Chrooting

Now that all partitions are initialised and the base environment installed, it is time to enter our new installation environment by chrooting in it. This means that we change from the current installation environment (namely the LiveCD environment) to your installation system (namely the initialised partitions).

This chrooting is done in three steps. First we will change the root from / (on the LiveCD) to /mnt/gentoo (on your partitions) using chroot. Then we will create a new environment using env-update, which essentially creates environment variables. Finally, we load those variables into memory using source.

# chroot /mnt/gentoo /bin/bash
# env-update
Regenerating /etc/ld.so.cache...
# source /etc/profile

Congratulations! You are now inside your own Gentoo Linux environment. Ofcourse it is far from finished, which is why the installation still has some sections left :-)

Differences between Stage1, Stage2 and Stage3

Now take a seat and think of your previous steps. We asked you to select a stage1, stage2 or stage3 and warned you that your choice is important for further installation steps. Well, this is the first place where your choice defines the further steps.

Progressing from Stage1 to Stage2 Introduction to Bootstrapping

So, you want to compile everything from scratch? Okay then :-)

In this step, we will bootstrap your Gentoo system. This takes a long time, but the result is a system that has been optimized from the ground up for your specific machine and needs.

Bootstrapping means building the GNU C Library, GNU Compiler Collection and several other key system programs. The GNU Compiler Collection even has to be built twice: first with the "generic" compiler we provide, and a second time with the compiler you then just built.

Before starting the bootstrap, we list a couple of options you might or might not want.

Optional: Decreasing Compilation Time

If you want to speed up the bootstrapping, you can temporarily deselect java-support. This means that the GNU Compiler Collection and the GNU C Library will be compiled without java-support (which decreases compilation time considerably). Although this means that you wont have the GNU Java Compiler (gjc) this does not mean that your system won't be able to use java applets and other java-related stuff.

To deselect java-support temporarily, define USE="-java" before firing up the bootstrap script.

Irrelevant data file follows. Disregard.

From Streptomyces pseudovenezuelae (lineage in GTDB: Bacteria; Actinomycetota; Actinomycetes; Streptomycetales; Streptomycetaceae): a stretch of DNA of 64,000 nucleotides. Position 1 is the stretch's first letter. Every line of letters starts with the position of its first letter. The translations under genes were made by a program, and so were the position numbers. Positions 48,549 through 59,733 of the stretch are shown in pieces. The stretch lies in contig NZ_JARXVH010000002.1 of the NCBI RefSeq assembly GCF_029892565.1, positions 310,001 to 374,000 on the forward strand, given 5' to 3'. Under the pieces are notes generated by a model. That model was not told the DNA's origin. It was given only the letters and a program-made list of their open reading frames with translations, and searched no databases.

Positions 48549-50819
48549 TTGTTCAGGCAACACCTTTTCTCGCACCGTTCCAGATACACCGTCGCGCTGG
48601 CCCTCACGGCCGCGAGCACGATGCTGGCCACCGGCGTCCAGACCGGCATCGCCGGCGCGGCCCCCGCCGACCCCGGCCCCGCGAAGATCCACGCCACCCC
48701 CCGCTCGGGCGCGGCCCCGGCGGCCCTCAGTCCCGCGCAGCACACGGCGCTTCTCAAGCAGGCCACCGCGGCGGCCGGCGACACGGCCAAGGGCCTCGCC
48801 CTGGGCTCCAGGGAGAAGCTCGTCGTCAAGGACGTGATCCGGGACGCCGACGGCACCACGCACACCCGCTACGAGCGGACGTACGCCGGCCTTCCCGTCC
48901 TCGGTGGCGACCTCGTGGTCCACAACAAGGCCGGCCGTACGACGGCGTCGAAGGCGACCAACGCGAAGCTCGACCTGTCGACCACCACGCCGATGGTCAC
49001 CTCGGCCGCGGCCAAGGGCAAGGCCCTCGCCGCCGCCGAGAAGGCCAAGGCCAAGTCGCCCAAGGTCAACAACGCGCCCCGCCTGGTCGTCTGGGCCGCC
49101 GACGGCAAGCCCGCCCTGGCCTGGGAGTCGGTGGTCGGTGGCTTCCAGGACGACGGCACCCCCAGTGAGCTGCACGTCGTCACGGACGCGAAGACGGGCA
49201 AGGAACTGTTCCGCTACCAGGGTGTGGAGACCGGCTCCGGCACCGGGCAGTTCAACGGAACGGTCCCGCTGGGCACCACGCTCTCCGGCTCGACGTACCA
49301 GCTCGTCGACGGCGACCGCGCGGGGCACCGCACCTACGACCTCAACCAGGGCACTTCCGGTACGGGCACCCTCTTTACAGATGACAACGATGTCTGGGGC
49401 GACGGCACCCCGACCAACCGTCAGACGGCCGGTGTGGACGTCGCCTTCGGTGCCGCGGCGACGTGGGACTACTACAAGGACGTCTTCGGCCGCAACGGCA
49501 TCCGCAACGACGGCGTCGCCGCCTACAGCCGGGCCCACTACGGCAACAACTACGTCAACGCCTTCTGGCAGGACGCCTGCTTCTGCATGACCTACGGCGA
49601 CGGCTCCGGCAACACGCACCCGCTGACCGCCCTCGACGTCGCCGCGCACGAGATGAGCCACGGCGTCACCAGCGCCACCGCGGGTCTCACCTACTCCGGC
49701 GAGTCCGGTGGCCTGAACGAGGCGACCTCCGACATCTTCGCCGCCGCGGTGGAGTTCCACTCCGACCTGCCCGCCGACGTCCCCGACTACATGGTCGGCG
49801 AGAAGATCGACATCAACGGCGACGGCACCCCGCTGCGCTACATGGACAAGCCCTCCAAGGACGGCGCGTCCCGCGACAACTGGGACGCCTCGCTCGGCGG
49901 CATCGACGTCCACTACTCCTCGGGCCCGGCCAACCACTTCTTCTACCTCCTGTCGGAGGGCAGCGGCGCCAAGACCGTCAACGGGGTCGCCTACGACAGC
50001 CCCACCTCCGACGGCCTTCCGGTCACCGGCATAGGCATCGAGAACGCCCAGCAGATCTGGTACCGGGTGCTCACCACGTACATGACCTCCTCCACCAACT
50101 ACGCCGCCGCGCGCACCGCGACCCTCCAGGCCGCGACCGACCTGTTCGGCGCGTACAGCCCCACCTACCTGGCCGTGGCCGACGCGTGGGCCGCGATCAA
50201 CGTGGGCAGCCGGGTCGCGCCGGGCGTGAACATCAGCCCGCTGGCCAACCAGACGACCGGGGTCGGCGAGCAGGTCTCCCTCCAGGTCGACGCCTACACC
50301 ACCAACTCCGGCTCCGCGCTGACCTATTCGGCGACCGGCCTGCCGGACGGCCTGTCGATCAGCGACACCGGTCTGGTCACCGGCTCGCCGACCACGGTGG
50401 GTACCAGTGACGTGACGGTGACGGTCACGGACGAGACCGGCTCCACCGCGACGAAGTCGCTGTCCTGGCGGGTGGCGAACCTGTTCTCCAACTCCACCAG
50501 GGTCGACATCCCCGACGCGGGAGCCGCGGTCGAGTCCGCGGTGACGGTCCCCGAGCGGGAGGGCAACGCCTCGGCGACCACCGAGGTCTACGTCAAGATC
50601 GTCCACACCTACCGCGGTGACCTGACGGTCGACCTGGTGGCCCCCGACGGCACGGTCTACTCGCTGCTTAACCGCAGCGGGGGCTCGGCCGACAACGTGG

# export USE="-java"
Optional: Downloading the Sources First

If you haven't copied over all sourcecode before, then the bootstrap script will download all necessary files. It goes without saying that this only works if you have a working network connnection :-) If you want to download the sourcecode first and later bootstrap the system (for instance because you don't want to have your internet connection open during the compilation) use the -f option of the bootstrap script, which will fetch (hence the letter f) all sourcecode for you.

# cd /usr/portage
# scripts/bootstrap.sh -f
Bootstrapping the System

Okay then, take your keyboard and punch in the next commands to start the bootstrap. Then go amuse yourself with something else, because this step takes quite some time to finish.

# cd /usr/portage
# scripts/bootstrap.sh
Progressing from Stage2 to Stage3 Introduction

If you are reading this section, then you have a bootstrapped system (either because you bootstrapped it previously, or you are using a stage2). Then it is now time to build all system packages.

All system packages? No, not really. In this step, you will build the system packages of which there are no alternatives to use. However, some system packages have several alternatives (such as system loggers) and as Gentoo is all about choices, we don't want to force one upon you.

Optional: Viewing what will be done

If you want to know what packages will be installed, execute emerge -p system. This will list all packages that will be built. As this list is pretty big, you should also use a pager like less or more to go up and down the list.

# emerge -p system | less
Optional: Downloading the sources first

If you want emerge to download the sources before you continue (for instance because you don't want the internet connection to be left open while you are building all packages) you can use the -f option of emerge which will fetch all sources for you.

# emerge -f system
This will not built the packages! Only fetch the sources.
Building the System

To start building the system, execute emerge system. Then go do something else, because this step takes a long time to complete.

# emerge system

When the building has completed, go on with the next section.